Hi, I only circumnavigated once, but my wife and I cruised aboard our previous boat for 3-1/2 years and lived on it for about 8 years total (30' mono). So about 16 years living aboard total, cruising long distance about 10 years of them. I think a 43' of the boat type you considered is single handable. Same size main as my 40' cat and nearly the same size foretriangle. But I've been sailing since a teenager and am 51 now. So there are a few years of experience that do help thinking things through - as well as having contingency plans in the back of my head well before things go pear shaped. I don't think you are likely to pick up too much work along the way unless you are a good diesel mechanic or a sailmaker with a decent machine. Then you will be run off your feet. Most long distance cruisers (with some exceptions like Doctors with newer boats) are pretty handy folks. They are usually on smaller budget, and are usually unafraid to tackle basic repairs or upgrades. You've been given good advice. With decent size winches and low friction blocks, roller furling headsail, and an anchor windlass you've got most of the big muscle stuff taken care of. For singlehanding on a budget I think your idea of a 32-37' boat is a good one. The 43' boat will need a 50% more costly anchor, 2x the bottom paint, 50% more costly sails etc. etc. When buying boats really concentrate on the condition of the big ticket items: the engine, rig, and the suit of sails. These are all worth in the $10K++ range to replace so they better be in good shape. The smaller stuff in the $1K range (stoves, misc electronics, windlass etc) is not as critical and if you have time, you will find the deals on craigslist, ebay, etc. I bought my 3 blade feathering prop from a guy in Oz and had it shipped to Vancouver because it was a good deal... Both of my serious boats were real strippers when I bought them. The cat didn't have lifelines or nav lights for example. If I was doing it again, I'd really look at buying a more costly boat that somebody had poured a lot of money into, gone cruising offshore (or planned to), and had plans change. Those are the boats with lots of new equipment and the old owner will be lucky to get $0.50 back for ever $1 spent on equipment. Yes, both of my boats started out with lots of new equipment which was great, but there was a lot of my free labour that I didn't get back.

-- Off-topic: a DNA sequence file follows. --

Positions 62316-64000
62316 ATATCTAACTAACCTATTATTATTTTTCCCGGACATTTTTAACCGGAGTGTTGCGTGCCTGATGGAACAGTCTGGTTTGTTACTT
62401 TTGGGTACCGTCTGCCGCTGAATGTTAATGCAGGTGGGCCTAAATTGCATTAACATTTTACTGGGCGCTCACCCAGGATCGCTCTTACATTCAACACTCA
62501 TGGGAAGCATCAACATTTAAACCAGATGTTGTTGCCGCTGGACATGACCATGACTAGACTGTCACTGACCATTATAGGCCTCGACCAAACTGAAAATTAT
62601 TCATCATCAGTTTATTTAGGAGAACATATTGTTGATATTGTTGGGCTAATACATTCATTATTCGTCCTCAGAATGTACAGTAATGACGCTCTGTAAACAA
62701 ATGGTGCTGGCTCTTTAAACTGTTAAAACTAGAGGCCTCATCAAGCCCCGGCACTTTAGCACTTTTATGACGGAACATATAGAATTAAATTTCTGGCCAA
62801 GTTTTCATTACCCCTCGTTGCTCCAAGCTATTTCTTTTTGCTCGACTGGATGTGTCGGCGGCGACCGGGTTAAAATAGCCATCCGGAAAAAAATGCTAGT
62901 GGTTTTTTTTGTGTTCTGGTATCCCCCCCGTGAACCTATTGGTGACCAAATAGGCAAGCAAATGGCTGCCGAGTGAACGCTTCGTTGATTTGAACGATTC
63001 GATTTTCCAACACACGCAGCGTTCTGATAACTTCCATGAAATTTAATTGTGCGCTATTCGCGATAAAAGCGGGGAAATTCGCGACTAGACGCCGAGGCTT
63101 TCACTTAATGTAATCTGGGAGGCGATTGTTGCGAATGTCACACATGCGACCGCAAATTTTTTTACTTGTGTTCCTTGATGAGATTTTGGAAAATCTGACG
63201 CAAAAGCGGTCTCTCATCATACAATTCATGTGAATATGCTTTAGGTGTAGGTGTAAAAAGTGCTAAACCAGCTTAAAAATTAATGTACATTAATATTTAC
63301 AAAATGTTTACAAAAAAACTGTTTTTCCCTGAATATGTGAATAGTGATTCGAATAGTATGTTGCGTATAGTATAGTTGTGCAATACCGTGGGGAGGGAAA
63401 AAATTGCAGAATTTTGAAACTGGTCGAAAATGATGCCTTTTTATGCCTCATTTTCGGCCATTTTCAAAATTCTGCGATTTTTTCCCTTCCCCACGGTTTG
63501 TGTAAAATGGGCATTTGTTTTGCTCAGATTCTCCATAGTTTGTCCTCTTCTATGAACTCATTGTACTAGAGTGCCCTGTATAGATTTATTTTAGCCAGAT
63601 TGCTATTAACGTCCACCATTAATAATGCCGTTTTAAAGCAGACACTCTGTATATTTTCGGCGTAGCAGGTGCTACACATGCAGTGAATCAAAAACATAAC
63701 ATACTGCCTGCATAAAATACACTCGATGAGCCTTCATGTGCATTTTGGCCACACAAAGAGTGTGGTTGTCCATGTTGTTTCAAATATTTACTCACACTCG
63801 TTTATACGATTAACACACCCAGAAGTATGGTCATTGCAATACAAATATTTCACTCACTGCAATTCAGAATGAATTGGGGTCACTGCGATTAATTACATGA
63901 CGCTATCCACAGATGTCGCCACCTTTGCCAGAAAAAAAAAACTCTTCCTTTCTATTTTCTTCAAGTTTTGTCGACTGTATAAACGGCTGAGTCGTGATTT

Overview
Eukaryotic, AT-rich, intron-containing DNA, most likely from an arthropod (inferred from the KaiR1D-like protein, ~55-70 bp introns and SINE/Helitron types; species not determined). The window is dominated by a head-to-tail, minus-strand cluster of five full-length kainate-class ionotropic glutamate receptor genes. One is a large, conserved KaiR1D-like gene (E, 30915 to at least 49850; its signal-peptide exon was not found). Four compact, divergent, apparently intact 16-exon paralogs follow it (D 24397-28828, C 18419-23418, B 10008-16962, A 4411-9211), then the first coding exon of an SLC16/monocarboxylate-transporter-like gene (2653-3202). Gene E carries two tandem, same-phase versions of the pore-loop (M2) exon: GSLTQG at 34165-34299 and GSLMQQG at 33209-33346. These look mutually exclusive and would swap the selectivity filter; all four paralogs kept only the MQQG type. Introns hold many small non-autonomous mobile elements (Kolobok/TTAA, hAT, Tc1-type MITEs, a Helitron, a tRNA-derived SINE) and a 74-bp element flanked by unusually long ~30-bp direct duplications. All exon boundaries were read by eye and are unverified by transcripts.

11. Singlehanding a 44' cruiser?

    I think this is wrong. If what he wants to get out of it = what he put into it then he is asking too much. Busy at work and will reply later in more detail, but a 43' boat is doable for single handing if set up right. Not this one is it? https://vancouver.craigslist.ca/van/boa/d/41-motor-sail-boat/6491836520.html
  12. 2018 Winter Olympics!

    My favorite: double luge. Note the bottom guy is the shorter of the pair so they uh,... fit better. I just have to wonder - who was the first to think of this unique event?
  13. Deep Scratches in Mast

    I don't think so due to what I have seen of mast failures. Here's what I think: Spreaders, gooseneck, mast partners all have local transverse loads that are not compression loads. They are sideways to the mast tube. Loads that are way more likely to cause local buckling even if they are not in the middle of a panel where the deflection is greater. Mast exit slots are also local weakening spots. Here's Yachting Monthly's dismasting test where the deliberately made a shroud fail. Broke right at the lower spreaders when the upper shroud was failed. . Here's a local buckling at halyard slot And here's a mid panel mast failure, to prove your point . Hmm maybe runners/checkstays attach at failure point? Can't tell
  14. The notes were not Photoshopped. Reuters had the images on their twitter feed, a Reuter's photographer named Jonathan Ernst given credit. https://www.reuters.com/article/us-usa-guns/u-s-students-protest-over-gun-laws-trump-considers-arming-teachers-idUSKCN1G51QY?feedType=RSS&feedName=topNews&utm_source=twitter&utm_medium=Social Scroll down to the slideshow and click on it.
  15. I'm making a rudder

    Maybe see if there is a local facility that will electropolish them. Gives a nicer corrosion resistant finish, and is usually pretty cheap.